Financial reporting under the new associations law
All documents issued prior to 1 July 2017 were issued by the former Department of Commerce. Documents listed here are the latest versions available. For more information on this document, please contact firstname.lastname@example.org.
The financial reporting provisions apply from the first financial year of an incorporated association that commences on or after 1 July 2016.
An incorporated association must keep financial records which:
- correctly record and explain its transactions and financial position and performance; and
- enable true and fair financial statements to be prepared.
Financial records must be retained for a period of 7 years.
Three tiers of associations
An association is classified into one of three tiers for the purposes of determining its financial reporting obligations:
- Tier 1 - revenue of less than $250 000
- Tier 2 - revenue of $250 000 to $1 000 000
- Tier 3 - revenue of more than $1 000 000
Revenue is income which arises in the course of the ordinary activities of an incorporated association and is to be calculated in accordance with the Australian Accounting Standards.
Examples of revenue include: government and other grants, donations, bequests or legacies, sales of goods or inflows from other fundraising activities, fees and charges for the provision of services, interest earned and dividends.
Increases in revenue that affect an association’s tier classification
An incorporated association may, within three months of the end of a financial year, apply to the Commissioner for a declaration that the association is a tier 1 or tier 2 association for the purposes of a particular financial year. This is to allow for unusual or non‑recurring circumstances that may have caused an association’s revenue to temporarily exceed the tier 1 or tier 2 threshold.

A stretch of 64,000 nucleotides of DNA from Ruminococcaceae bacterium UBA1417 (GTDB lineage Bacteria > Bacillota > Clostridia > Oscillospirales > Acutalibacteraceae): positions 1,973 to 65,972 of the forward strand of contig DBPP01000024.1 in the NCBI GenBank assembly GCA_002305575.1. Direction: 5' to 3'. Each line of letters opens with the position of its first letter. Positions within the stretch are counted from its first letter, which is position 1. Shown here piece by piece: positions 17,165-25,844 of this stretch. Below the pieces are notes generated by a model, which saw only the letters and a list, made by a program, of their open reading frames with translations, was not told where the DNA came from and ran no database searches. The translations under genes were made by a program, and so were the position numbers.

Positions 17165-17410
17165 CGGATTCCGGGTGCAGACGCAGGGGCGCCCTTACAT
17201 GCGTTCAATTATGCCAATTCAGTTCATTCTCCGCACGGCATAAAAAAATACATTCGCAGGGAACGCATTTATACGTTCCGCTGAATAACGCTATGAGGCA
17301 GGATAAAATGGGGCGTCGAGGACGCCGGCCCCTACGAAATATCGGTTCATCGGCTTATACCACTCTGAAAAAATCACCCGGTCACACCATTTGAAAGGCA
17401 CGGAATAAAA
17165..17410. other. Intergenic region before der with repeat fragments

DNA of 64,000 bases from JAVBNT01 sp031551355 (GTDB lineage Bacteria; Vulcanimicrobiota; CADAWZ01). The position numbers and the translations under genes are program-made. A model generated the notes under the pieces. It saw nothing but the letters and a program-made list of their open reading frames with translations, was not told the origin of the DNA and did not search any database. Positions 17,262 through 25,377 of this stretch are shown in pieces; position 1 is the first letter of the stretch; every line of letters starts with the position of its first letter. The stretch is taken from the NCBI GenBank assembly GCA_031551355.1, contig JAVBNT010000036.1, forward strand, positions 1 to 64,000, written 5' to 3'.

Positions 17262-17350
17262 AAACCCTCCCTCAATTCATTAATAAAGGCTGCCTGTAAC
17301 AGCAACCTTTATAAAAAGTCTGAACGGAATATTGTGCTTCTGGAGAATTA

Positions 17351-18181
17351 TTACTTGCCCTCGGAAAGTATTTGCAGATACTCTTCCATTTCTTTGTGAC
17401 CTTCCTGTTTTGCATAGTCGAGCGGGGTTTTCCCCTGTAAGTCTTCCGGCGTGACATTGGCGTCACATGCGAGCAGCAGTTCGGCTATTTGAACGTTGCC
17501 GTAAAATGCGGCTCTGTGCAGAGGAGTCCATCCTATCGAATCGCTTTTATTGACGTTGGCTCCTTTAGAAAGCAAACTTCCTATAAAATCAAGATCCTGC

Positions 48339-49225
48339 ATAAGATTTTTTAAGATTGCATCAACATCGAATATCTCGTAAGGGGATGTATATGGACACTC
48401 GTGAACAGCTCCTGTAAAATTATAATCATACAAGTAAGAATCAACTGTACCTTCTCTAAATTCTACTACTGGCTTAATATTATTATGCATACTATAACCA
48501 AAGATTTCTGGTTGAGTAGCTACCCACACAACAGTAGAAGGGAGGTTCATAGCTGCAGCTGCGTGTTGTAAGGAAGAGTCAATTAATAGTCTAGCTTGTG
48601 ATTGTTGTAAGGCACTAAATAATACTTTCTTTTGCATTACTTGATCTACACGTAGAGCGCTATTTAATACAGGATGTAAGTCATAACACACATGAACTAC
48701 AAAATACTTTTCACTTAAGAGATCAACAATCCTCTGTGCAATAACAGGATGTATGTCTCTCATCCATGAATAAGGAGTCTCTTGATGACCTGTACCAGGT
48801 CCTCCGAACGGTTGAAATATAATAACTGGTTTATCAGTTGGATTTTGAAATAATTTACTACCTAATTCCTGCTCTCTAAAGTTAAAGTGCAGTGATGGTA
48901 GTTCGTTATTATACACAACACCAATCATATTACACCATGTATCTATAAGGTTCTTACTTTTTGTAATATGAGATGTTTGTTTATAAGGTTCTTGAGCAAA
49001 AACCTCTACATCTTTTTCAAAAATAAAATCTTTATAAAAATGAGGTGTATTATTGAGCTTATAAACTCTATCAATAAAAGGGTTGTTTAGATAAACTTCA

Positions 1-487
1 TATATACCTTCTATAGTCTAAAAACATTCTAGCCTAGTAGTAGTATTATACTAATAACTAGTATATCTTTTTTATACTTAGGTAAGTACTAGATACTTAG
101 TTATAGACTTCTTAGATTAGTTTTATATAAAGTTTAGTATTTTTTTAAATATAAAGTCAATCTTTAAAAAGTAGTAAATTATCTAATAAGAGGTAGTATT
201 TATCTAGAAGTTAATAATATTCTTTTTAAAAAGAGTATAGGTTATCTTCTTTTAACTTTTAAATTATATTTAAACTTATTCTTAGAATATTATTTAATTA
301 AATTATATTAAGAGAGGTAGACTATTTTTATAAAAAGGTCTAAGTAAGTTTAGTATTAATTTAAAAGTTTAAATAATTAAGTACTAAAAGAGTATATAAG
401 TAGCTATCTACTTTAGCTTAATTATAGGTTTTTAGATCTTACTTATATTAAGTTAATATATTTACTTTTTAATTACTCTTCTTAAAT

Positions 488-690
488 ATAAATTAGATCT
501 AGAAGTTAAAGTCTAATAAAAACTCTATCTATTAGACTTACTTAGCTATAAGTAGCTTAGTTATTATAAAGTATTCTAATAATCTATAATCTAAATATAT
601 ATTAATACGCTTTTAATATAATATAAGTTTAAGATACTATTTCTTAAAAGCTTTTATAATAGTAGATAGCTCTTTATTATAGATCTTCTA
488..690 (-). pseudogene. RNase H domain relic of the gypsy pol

The incorporated association must provide information to the Commissioner that shows that the increase in revenue for the financial year is temporary and not expected to continue for future financial years. For example:
- revenue for the previous financial year(s);
- revenue for the current financial year;
- details of the one-off event that caused the revenue increase; and
- projected revenue for the next financial year e.g. a budget or forecast.
Tier 1 associations
Tier 1 associations must prepare financial statements, using either the cash or accrual methods of accounting, for presentation to members at the annual general meeting.
A tier 1 association using the cash method of accounting must prepare:
- a statement of receipts and payments;
- a reconciled statement of bank account balances; and
- a statement of assets and liabilities.
A tier 2 association using the accrual method of accounting must prepare:
- a statement of income and expenditure; and
- a balance sheet.
The financial statements must give a true and fair view of the financial position and performance of the association, but are not required to comply with the Australian accounting standards.
The financial statements need not be reviewed or audited unless members make a resolution to that effect or if the Commissioner directs a review or audit.
Tier 2 and tier 3 associations
The new law requires tier 2 and tier 3 associations to prepare financial statements for presentation to members that give a true and fair view of the financial position and performance of the association and comply with Australian Accounting Standards.
Pursuant to the accounting standards, the financial statements must include:
- a statement of financial position (i.e. a balance sheet);
- a statement of comprehensive income (i.e. income statement/profit & loss);
- a statement of changes in equity; and
- a statement of cash flows for the period.
These statements, together with the notes to the statements and the management committee’s declaration (as to solvency and compliance with Part 5) together form the financial report of a tier 2 or tier 3 association.
Tier 2 and tier 3 associations must have their financial reports reviewed and audited respectively.
Review and audit
The regulations will require a review must be undertaken by a member of professional accounting body and an audit must be undertaken by a member of a professional accounting body holding a public practice certificate.
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